Foliar Diseases/Conditions of Potato
In Michigan two diseases are most common on potato foliage. These are
late blight and early
blight. Below is a list of some common foliar diseases that may
be confused with late blight. Many of these organisms also can infect
tubers. For information on tuber diseases please visit the tuber
Blight of Potato
Late blight is caused by the fungus-like oomycete Phytophthora infestans.
This organism is generally treated as a fungus and can cause both foliar
and tuber infections. The pathogen is dispersed via wind-borne sporangia
which produce flagellated zoospores. These zoospores can infect leaf
tissue through either direct penetration of the epidermis or through
stomata. Once inside the plant the pathogen begins to kill the tissue,
causing the distinct foliar lesions. Control is accomplished by using
a protectant fungicide program.
Blight of Potato
Early blight is caused by the fungus Alternaria solani. Conidia
are approximately 200 µm long and have several transverse septa. The conidia
possess a tail or beak. The fungus overwinters in debris and is hardy
in Michigan. The lesions produced are often confused with late blight.
Early blight lesions show a general dry "bulls-eye" pattern
and do not usually spread very far and rarely affect petiole tissue.
In contrast, late blight lesions are appear watery and spread down the
petiole and the stem. A. solani can cause tuber rot but unlike
late blight, infected tubers are not generally susceptible to colonization
of secondary pathogens. Protectant fungicide programs used to control
late blight are generally effective at controlling early blight. A related
fungus Alternaria alternata produces similar lesions.
Mold of Potato
White mold, also called Sclerotinia stem rot, is caused by the fungus
Sclerotinia sclerotiorum (Lib.) de Bary. It is prevalent in
the Pacific Northwest but in Michigan it is of secondary importance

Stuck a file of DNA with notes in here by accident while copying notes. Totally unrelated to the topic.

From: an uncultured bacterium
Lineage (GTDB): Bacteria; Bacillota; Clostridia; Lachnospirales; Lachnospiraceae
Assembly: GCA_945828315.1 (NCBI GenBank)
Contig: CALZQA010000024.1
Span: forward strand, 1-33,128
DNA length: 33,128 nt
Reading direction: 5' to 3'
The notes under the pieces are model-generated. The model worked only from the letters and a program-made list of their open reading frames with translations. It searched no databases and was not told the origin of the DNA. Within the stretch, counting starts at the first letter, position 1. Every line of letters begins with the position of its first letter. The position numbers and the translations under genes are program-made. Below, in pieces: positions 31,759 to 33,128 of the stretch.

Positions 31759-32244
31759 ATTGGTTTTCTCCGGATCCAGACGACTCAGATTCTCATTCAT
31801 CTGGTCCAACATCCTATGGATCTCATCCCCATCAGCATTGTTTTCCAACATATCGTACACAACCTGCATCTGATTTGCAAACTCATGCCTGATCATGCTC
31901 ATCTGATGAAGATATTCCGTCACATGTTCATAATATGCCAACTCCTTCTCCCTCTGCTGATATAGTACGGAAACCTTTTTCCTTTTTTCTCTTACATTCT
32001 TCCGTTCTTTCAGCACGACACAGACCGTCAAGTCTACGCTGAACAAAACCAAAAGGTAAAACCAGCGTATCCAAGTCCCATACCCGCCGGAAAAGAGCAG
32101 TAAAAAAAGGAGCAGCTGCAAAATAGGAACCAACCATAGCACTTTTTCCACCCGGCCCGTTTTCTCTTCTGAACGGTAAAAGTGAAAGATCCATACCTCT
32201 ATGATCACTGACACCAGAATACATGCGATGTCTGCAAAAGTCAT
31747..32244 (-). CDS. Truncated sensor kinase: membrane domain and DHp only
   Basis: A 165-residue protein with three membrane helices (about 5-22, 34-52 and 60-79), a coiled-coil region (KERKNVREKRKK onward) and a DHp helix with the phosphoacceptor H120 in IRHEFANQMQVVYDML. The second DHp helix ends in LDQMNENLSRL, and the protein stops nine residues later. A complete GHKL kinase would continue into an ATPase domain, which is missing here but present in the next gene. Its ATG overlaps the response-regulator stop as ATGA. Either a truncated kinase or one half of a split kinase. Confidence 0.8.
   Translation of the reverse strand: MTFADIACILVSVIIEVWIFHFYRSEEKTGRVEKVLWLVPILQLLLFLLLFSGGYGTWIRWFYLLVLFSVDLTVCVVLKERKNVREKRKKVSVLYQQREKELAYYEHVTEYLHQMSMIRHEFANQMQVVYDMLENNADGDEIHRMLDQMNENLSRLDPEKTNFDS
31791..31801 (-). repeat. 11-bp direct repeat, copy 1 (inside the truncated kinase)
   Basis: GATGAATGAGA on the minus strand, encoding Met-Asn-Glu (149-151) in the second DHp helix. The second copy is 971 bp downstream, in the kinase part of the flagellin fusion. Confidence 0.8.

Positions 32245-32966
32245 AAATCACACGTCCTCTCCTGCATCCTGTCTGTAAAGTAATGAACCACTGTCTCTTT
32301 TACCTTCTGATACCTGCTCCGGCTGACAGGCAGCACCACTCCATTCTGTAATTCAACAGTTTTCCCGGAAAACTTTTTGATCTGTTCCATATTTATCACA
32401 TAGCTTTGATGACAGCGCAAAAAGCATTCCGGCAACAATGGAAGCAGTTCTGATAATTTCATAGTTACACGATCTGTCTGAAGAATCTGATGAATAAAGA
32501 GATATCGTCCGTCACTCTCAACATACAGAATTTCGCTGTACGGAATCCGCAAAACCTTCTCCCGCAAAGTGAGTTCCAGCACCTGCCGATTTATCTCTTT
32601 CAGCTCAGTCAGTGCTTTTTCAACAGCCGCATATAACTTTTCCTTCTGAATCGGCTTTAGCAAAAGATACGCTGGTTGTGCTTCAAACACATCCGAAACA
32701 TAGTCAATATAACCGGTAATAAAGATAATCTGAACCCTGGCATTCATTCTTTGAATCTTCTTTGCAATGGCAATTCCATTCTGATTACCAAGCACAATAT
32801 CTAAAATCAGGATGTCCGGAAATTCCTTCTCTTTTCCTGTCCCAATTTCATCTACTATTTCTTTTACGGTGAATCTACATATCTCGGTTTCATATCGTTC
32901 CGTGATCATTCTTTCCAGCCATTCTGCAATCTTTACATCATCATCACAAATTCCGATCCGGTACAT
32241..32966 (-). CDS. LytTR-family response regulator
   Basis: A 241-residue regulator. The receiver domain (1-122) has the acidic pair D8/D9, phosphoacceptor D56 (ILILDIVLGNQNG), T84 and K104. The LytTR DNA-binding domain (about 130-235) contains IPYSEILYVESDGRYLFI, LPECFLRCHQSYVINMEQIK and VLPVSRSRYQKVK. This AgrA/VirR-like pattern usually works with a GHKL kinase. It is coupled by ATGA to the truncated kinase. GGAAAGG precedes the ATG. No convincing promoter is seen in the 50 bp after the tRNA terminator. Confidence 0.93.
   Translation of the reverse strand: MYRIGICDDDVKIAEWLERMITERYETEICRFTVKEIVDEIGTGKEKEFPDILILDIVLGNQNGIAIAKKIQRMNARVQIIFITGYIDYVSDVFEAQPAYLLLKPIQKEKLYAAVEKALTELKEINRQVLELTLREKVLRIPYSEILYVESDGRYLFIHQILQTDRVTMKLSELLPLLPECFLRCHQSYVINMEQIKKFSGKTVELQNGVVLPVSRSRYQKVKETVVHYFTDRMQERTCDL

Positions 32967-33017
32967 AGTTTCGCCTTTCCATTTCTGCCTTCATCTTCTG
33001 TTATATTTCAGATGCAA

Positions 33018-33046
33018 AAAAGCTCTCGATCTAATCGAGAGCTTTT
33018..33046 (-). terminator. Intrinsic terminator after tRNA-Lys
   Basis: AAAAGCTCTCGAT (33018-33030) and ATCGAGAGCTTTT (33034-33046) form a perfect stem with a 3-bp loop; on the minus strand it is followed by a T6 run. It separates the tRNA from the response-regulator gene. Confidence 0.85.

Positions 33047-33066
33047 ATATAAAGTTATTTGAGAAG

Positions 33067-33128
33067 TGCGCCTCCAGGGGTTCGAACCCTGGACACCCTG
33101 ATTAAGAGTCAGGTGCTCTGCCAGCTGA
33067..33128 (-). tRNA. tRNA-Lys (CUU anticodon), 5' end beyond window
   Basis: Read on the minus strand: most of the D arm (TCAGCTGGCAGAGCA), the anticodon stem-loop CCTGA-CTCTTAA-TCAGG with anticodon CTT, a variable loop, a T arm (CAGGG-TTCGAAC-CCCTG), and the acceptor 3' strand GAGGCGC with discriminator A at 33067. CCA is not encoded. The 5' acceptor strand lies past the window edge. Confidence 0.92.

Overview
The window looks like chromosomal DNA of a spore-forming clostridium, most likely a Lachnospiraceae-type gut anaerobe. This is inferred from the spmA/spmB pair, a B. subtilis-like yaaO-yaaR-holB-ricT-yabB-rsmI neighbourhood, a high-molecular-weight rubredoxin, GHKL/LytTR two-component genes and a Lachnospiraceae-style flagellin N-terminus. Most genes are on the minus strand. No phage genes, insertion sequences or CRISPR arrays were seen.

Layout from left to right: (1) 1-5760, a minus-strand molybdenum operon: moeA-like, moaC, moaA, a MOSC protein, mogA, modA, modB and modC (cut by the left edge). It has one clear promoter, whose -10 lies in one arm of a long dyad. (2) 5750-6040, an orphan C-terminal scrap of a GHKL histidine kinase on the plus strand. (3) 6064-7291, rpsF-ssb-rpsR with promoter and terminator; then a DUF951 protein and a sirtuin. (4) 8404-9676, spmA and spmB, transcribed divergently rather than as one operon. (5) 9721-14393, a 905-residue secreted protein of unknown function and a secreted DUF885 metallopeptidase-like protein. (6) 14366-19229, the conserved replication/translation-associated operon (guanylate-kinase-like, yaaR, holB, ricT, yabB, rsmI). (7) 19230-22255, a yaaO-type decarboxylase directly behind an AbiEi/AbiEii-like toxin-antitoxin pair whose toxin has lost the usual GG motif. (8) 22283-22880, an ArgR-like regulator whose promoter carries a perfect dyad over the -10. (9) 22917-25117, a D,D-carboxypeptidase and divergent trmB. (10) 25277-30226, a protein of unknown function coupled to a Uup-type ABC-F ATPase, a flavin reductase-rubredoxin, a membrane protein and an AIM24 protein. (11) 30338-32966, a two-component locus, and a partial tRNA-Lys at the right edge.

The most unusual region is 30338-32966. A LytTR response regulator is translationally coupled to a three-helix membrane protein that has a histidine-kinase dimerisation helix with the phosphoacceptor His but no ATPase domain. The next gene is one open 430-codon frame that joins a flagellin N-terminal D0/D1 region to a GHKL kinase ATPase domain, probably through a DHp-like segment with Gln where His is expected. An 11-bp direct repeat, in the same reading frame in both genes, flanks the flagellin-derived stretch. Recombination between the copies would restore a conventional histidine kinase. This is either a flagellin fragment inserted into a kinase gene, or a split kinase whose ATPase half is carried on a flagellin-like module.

except in wet seasons or under excessive irrigation. The disease favors
very moist conditions and is especially common in fields with overhead-irrigation
such as by means of a center pivot. Agricultural practices that promote
extensive canopy growth and keep relative humidity and free moisture
in the crop canopy for extended periods of time and reduce wind movement,
favor disease development.
Botrytis Leaf Rot
Botrytis leaf rot is caused by the fungus Botrytis
sp. This pathogen also causes gray mold. The disease is usually the
result of excessive humidity and other stress and does not usually pose
a large threat to the crop. The fungus overwinters on plant debris.
Tuber infection can occur if the inoculum levels are high and the storage
facility is very humidity. Standard fungicide protection programs offer
control when conditions are not too wet.
Leaf Roll Virus
This virus is aphid vectored and tuber borne. Foliar symptoms include
upward rolling of the leaves and mild chlorosis. The virus damages phloem
tissue and can infect tuber tissue. The only control mechanisms are
to plant virus free seed and to control aphid populations in the field.
This virus causes leaf mottling and a reduction is plant size. Infections
can reduce tuber yield and quality. The virus is vectored in a similar
manner to that of leaf roll and can be controlled by using virus free
seed and controlling aphid populations.
The disease is caused by fungi in the genus Verticillium. The
fungus causes foliar wilting, chlorosis, and discoloration of the vascular
ring in both the stem and tuber. Tuber infections may be confused with
late blight. Verticillium overwinters in the soil and be can
be control by using clean seed, seed treatments, and rotations to reduce
soil inoculum levels.